I love madeleines. So does everyone else in the family, too, so when I make a couple of batches I use every pan I have (I have three) to keep up with demand once they are finished. What is a madeleine? It is a tiny sponge cake baked in special shell-shaped molds. They have a characteristic 'hump' when baked, and are often found in pastry shops dipped in chocolate. While recipes range in flavor and list of ingredients, two common elements are beaten eggs and melted butter - two elements that make eating them fresh important. This means that while it is entirely possible to make a bunch and seal them up for a day or two, they are truly best when served the day they are made.
Here is my recipe for Honey Lemon Madeleines. Quantity will depend entirely on the size of the molds as madeleine mold sheets can be very tiny to large. Fill each about 2/3 to 3/4 the way full to allow for expansion once it bakes. I use clover honey in this recipe, but a lavender or thyme honey would make excellent alternatives.
Honey Lemon Madeleines
- 3 large eggs
- 3/4 cup granulated sugar
- 2 tablespoons clover honey
- 1 teaspoon finely grated lemon zest
- 1/2 teaspoon pure lemon extract
- 1/4 teaspoon pure vanilla extract
- 1 1/8 cups all-purpose flour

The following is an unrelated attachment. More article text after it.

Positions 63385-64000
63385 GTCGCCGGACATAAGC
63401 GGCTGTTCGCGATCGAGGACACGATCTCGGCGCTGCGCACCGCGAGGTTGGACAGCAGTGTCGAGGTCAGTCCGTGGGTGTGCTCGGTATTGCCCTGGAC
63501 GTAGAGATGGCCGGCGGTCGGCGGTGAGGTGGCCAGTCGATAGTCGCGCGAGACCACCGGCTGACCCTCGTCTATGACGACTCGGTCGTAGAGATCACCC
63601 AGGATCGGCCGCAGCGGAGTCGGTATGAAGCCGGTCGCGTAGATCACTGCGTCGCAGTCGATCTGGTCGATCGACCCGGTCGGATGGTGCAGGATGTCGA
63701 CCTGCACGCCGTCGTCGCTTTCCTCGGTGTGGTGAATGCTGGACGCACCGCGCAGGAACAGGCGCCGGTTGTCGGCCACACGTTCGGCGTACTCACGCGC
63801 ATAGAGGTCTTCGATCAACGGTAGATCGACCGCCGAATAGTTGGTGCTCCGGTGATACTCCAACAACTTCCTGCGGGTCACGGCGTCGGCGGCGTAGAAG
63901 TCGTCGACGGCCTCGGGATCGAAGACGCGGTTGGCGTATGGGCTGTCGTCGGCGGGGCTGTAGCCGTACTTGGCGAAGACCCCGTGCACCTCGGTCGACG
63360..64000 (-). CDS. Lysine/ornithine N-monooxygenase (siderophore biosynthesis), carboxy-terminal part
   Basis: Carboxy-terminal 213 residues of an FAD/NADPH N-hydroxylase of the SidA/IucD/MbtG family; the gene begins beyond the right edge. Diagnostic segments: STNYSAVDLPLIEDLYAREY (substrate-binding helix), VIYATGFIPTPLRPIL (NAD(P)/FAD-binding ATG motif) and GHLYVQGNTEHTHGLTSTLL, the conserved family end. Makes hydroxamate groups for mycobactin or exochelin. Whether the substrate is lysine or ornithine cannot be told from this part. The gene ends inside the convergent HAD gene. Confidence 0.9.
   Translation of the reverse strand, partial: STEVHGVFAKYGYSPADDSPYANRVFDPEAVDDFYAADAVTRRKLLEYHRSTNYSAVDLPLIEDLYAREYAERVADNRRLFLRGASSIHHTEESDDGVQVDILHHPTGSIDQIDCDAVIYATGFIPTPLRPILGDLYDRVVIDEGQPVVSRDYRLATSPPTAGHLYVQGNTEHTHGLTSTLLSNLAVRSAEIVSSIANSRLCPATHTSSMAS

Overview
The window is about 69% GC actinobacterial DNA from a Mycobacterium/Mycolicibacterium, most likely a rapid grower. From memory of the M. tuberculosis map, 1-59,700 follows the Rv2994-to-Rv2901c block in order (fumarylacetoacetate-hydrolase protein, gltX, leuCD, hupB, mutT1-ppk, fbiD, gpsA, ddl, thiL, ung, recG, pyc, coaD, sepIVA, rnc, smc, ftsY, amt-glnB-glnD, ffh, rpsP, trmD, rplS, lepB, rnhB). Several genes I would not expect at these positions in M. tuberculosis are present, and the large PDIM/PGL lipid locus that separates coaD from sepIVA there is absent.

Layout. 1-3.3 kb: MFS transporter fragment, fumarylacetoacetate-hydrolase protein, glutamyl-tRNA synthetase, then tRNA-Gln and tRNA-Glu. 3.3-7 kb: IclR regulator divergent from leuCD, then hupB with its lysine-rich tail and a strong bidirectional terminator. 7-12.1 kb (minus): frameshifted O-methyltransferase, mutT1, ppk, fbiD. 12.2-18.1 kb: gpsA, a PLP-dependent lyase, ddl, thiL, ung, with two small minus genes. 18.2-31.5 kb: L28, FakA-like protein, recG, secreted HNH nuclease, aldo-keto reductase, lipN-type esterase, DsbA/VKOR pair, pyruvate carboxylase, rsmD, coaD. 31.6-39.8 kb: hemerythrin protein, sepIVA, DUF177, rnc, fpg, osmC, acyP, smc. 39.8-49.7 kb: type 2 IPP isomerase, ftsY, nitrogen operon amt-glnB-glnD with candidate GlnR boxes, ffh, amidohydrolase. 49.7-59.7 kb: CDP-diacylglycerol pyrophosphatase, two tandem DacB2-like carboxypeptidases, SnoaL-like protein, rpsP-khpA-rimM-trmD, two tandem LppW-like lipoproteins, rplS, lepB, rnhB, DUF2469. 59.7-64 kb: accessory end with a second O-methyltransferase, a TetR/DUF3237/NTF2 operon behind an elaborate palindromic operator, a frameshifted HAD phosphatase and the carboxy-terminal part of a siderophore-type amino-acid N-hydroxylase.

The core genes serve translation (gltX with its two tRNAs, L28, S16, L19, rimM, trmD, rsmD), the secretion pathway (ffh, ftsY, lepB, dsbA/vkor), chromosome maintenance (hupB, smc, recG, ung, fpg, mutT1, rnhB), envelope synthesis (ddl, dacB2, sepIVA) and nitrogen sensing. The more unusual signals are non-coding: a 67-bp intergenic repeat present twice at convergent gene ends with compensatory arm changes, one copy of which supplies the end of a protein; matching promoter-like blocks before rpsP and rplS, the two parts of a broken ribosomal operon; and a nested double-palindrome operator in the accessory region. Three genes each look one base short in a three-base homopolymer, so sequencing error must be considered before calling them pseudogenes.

- 1/4 teaspoon baking powder
- 1/2 cup melted butter (don't substitute margarine), cooled
In the bowl of a stand up mixer, beat the eggs, sugar, honey, extracts and lemon zest until light and thickened, about 5 to 7 minutes.
Mix the flour and baking powder together, and fold into the eggs. Last, fold in the melted butter. If your butter was warm before adding, the batter will be soft/thin but will thicken upon standing. Prepare your pans by lightly spraying or oiling the mold cavities. Fill a pastry bag halfway full with the batter using a medium round tip (about 803-805 size, or one appropriate for the size of the mold). Pipe the madeleine batter into each mold cavity about 2/3 to 3/4 full. Bake the little cakes for about 10 to 12 minutes, or until lightly browned around the edges and when the centers spring back when touched.
Serve at room temperature. If making ahead of time, seal in an airtight container and keep for no longer than 3 days for best flavor and texture.
Note: Watch the little cakes as they are baking, especially if you are using different pans. I have three different pans made of three different materials, and they each bake differently. The non-stick pan always cooks the longest but also the darkest. The tin pan bakes them up perfectly and can go a minute or two extra without burning, but needs to be wiped down well after each turn. And my non-stick silicone mold sheet really isn't non-stick - I still need to spray it a little for them to pop out easily after baking.
This recipe is in the Holidays Issue of the Pastry Sampler Journal.